In 2007, after five months of secret talks, the MDC signed what became known as the Kariba Agreement. This contained a draft constitution and changes to the way the next elections would be held. In October that year, the MDC voted in Parliament with Zanu PF to implement the agreed changes and Civil Society organisations and many individuals expressed outrage that they had not been included in these talks or even consulted.
But it was the changes that were agreed and signed at Kariba in 2007, that gave us our first clear electoral victory in March 2008. It was this that broke the Zanu PF grip on total power and initiated the process that we are now engaged in and which, in my view, will lead to real change in the near future.
Since 2008, we have been engaged in negotiations facilitated by South Africa. Progress has been slow, but steady and now the region has decreed that the Parties must wrap this up and resolve outstanding issues. Even at this stage, the process is a delicate one. This is not resolution by armed force – that is the route being pursued in Syria with all the attendant destruction and the outcome is by no means clear. The media love a civil war – it is so easy to report on and get exposure on the media – so we see Syria on TV every day, graphic images of bodies and broken buildings and smoking guns.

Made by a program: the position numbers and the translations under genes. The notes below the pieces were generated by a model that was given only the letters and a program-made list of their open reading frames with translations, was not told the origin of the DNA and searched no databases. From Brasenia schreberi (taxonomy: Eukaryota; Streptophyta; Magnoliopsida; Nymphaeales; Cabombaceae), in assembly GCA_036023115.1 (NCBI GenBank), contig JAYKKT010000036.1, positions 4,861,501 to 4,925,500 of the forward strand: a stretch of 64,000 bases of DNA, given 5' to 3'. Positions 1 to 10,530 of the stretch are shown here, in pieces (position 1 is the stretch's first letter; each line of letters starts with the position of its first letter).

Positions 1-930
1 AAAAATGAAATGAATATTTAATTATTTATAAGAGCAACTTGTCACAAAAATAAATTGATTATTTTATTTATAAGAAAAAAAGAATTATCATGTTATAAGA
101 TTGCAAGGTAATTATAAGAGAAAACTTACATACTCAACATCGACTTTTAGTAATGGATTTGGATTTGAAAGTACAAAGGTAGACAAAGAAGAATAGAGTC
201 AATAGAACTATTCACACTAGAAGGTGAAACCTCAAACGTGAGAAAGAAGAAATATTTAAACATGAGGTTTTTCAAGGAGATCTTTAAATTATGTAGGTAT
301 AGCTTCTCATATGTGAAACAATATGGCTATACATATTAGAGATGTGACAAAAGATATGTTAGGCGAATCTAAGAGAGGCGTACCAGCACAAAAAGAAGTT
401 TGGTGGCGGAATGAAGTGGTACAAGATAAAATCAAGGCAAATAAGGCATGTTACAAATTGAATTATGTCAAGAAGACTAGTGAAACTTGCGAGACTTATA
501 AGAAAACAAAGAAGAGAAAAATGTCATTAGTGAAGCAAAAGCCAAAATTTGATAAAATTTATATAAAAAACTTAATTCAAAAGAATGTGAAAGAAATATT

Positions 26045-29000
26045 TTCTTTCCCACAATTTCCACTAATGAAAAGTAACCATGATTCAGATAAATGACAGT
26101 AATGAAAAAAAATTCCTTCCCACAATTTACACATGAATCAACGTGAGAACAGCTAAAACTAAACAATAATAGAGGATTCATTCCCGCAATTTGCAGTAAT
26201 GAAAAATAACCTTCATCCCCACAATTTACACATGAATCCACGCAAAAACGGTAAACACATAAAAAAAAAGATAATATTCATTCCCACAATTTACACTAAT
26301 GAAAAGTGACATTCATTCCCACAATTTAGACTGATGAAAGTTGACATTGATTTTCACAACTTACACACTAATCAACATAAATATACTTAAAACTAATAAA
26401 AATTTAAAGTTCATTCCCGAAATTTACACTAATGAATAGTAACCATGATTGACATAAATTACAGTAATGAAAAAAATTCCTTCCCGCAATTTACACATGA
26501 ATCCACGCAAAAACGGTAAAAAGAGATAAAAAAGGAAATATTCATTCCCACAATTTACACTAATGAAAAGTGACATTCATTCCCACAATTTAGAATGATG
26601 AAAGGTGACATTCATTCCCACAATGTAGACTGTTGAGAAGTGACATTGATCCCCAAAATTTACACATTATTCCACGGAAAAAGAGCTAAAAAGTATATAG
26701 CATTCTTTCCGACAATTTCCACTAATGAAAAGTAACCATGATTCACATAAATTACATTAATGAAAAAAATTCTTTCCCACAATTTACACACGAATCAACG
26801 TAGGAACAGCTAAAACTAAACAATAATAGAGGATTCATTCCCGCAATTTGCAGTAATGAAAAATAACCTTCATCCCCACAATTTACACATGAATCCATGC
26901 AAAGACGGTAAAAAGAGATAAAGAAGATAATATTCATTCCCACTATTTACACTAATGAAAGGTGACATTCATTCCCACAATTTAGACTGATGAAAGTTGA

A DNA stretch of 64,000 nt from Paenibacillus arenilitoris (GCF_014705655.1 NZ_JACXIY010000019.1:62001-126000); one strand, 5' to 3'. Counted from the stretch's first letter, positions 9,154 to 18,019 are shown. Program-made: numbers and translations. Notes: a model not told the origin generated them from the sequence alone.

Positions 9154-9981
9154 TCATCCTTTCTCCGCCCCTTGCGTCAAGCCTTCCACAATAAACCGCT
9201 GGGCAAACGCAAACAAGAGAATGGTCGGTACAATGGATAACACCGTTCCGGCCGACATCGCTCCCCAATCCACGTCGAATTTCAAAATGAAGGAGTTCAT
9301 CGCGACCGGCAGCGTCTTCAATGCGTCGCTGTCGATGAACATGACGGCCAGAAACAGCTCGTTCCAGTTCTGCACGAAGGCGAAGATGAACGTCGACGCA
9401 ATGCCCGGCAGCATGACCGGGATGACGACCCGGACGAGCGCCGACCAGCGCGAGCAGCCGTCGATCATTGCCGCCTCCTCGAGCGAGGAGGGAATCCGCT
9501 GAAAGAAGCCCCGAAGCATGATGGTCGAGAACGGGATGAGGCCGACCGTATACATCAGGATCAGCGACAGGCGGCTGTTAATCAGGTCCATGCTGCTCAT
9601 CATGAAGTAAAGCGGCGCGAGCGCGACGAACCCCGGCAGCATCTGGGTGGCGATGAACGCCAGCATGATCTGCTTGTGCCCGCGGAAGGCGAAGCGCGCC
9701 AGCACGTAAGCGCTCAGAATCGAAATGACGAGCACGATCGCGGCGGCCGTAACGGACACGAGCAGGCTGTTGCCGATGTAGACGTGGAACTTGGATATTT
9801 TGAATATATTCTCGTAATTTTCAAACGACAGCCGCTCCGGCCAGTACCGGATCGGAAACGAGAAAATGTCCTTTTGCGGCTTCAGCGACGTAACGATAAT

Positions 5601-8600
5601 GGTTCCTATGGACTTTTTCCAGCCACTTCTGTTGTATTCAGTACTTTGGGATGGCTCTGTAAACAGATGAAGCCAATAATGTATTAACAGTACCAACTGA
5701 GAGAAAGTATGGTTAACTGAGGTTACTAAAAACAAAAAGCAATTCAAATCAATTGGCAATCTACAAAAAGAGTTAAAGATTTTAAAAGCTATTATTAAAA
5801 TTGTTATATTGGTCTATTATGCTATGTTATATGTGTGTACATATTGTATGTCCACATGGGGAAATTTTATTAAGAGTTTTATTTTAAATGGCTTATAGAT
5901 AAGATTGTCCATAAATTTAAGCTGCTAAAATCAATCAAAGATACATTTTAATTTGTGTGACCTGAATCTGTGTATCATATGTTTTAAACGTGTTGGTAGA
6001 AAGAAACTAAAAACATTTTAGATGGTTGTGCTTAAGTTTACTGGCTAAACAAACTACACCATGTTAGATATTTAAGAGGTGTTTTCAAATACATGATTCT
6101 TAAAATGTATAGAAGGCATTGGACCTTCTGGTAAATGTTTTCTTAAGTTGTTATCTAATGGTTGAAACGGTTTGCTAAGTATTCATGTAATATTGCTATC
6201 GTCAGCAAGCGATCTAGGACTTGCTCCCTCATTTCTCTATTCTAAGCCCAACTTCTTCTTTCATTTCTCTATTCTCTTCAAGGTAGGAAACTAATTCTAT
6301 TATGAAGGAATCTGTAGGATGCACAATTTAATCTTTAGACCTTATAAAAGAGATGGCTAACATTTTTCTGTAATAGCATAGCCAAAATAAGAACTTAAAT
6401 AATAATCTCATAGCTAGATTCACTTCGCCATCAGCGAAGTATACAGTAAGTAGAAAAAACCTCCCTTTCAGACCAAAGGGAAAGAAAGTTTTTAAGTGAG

Our process is not so delectable to the media, even though the extent and impact of suffering is probably just as great, or even greater. Ours is a war of words and stealth. Since the recent summits in Addis and Luanda, the local hardliners have appreciated that we either manage the process of transition or it happens over our heads. So last week we wrapped up the new draft Constitution and two critical new Bills – the Human Rights Commission Act and the Electoral Act. In the process we have been obliged to make concessions. At the same time, the international community is considering what to do about the restrictions on the 200 odd Zanu PF leaders and some of their key corporate supporters.